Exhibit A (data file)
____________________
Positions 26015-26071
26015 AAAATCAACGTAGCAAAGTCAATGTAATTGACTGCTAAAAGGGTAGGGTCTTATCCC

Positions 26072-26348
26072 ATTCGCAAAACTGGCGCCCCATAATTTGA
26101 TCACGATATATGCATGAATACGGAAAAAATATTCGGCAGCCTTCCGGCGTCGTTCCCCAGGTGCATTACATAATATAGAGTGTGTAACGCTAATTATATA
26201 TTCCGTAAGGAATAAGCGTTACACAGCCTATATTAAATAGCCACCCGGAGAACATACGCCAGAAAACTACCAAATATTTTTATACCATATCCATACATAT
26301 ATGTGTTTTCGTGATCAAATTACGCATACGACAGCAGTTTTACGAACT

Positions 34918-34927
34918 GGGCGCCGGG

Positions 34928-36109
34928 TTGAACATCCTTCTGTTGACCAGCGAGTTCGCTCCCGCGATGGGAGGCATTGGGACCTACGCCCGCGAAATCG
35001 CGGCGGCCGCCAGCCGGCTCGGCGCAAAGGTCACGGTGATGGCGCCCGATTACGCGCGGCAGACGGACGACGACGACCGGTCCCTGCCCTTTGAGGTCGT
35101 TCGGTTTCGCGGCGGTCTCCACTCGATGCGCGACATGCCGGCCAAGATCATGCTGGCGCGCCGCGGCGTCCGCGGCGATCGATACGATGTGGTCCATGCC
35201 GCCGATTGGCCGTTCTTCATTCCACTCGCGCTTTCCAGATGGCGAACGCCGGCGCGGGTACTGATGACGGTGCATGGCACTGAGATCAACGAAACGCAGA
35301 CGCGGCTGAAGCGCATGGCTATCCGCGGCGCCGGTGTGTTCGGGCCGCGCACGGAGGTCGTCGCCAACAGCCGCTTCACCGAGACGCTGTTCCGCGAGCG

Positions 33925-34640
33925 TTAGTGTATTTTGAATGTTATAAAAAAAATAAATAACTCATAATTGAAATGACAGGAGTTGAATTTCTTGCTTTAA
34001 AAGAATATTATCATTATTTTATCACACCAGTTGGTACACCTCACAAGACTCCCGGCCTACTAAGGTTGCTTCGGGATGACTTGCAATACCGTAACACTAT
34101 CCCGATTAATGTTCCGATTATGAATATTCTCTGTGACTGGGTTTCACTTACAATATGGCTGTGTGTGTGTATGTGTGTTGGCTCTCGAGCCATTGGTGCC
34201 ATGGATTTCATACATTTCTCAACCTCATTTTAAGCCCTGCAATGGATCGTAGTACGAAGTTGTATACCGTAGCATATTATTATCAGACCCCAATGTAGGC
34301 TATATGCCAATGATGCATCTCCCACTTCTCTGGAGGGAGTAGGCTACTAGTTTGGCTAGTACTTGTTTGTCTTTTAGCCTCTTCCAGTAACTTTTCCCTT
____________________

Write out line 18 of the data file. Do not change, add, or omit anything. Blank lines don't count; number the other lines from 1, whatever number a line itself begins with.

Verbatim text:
34001 AAGAATATTATCATTATTTTATCACACCAGTTGGTACACCTCACAAGACTCCCGGCCTACTAAGGTTGCTTCGGGATGACTTGCAATACCGTAACACTAT